Researchers from the University of Salford are looking for volunteers to take part in new research that looks into the so-called ‘motherhood penalty’ in women’s careers.
62.6% of professional and support staff in the sector are women but only 44.5% of teaching and research staff are female.
Female professors also make up only 21.7% of the total.
Previous research has identified the decision to have children as a predominant challenge to an academic career.
Now analysts want to talk to women about returning to work after childbirth
‘Motherhood penalty’ is a term coined by sociologists who argue that working mums come up against disadvantages in pay, perceived competence, and benefits, relative to childless women within the workplace.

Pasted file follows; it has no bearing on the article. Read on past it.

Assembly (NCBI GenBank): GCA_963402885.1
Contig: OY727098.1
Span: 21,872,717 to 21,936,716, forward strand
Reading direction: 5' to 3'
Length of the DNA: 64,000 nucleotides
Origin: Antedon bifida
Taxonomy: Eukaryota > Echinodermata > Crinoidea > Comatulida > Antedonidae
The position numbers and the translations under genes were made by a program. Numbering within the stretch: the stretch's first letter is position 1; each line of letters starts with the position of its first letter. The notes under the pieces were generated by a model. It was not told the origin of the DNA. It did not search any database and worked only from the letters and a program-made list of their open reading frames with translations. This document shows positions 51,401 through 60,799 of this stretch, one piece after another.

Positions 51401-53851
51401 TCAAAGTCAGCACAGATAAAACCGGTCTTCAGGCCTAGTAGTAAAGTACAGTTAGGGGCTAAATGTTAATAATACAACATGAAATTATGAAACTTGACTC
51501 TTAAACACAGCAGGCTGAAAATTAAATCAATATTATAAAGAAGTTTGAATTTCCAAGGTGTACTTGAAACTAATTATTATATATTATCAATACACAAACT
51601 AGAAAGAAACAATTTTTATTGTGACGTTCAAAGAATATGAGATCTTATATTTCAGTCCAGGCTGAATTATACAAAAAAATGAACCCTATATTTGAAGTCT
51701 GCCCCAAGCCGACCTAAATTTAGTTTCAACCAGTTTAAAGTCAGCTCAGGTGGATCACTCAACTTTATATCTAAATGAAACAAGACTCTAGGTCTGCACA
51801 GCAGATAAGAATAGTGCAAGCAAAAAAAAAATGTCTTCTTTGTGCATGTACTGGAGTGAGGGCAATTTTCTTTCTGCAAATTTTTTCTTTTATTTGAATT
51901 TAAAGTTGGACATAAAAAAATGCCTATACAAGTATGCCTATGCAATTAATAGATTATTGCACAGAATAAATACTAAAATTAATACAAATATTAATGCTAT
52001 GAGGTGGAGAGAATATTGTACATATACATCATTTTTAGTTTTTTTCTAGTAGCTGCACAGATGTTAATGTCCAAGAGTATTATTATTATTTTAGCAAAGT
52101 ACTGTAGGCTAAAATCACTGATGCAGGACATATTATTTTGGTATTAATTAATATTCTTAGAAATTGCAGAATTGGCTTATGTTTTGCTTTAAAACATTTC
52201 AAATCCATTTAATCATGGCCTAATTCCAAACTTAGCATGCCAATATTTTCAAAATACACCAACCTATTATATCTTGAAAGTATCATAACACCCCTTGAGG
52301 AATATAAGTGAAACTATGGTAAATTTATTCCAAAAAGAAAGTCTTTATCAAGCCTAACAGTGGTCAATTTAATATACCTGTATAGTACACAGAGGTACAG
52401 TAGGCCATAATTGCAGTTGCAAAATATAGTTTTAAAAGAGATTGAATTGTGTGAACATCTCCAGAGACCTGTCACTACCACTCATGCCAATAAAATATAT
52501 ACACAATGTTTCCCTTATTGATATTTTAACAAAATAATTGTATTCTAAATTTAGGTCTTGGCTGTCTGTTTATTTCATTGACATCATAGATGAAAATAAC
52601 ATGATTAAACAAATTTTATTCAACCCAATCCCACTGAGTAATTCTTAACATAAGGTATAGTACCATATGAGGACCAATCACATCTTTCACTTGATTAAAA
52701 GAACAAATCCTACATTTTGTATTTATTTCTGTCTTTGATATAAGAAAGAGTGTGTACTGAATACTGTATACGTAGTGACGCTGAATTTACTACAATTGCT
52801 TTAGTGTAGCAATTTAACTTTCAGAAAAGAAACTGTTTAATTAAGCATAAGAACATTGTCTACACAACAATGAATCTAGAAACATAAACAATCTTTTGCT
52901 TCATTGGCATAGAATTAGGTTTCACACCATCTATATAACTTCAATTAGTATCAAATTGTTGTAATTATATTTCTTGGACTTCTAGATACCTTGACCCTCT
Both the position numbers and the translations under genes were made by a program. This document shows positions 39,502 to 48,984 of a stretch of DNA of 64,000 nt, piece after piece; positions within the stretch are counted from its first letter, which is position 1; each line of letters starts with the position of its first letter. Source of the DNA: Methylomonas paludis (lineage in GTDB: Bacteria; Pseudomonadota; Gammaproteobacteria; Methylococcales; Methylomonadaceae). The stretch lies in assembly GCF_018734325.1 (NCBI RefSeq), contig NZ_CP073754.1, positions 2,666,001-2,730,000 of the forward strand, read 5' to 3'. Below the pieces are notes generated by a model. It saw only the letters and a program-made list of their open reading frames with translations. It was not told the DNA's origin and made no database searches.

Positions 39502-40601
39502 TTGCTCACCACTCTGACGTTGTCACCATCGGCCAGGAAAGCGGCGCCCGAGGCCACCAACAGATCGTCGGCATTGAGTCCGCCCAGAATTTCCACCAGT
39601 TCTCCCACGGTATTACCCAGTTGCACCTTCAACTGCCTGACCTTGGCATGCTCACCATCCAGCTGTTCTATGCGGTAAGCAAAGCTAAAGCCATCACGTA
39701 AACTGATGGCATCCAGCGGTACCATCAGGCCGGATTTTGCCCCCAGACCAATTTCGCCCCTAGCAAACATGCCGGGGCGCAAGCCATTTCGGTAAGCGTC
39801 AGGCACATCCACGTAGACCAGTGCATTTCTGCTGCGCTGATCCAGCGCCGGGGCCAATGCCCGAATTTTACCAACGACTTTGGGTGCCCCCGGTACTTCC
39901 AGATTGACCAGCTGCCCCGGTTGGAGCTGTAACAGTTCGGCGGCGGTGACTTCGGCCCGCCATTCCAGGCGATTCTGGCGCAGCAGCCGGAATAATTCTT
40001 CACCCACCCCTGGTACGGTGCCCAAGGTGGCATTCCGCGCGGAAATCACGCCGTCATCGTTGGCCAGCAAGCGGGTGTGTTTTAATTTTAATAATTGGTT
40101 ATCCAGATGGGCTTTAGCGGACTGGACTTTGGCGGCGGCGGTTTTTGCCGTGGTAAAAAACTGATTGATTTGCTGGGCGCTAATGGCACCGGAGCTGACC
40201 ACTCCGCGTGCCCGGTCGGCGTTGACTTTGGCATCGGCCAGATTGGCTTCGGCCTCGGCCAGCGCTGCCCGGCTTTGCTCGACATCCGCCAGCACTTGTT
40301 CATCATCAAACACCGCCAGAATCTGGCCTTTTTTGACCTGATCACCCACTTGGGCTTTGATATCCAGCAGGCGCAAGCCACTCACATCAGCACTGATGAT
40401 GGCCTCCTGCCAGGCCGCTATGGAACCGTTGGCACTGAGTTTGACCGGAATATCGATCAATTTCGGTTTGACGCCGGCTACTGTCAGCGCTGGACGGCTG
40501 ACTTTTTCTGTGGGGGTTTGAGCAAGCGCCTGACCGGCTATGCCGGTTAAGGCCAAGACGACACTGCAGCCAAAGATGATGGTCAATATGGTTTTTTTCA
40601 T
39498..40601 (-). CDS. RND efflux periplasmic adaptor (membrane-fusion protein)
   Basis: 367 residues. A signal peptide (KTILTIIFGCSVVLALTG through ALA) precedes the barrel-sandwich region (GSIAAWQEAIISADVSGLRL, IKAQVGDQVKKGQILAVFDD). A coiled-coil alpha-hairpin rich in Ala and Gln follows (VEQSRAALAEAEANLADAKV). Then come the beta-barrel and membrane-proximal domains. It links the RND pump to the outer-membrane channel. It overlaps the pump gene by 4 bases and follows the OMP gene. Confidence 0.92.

Investigations will also take place into the concept of the ‘ideal-worker’, which asserts a worker’s clear, relentless commitment to paid work, working long hours and not allowing distractions outside the paid work environment to interfere with his/her job. This includes family, children and other personal facets of life.
Anna Joel, PhD researcher in People Management at the University of Salford, said: “This research is important because it will provide enriching narratives into the experiences of women academics when they return to work after having children.
“The findings will highlight detailed accounts of both positive and negative areas of organisational support, which the HE sector can use to help shape and improve support for academic mothers to reach their full potential.”
If you are a mother who has previously returned to an academic position post-maternity leave, and you are willing to participate in this study please contact: Anna Joel (Email: [email protected], Mobile: 07565279738).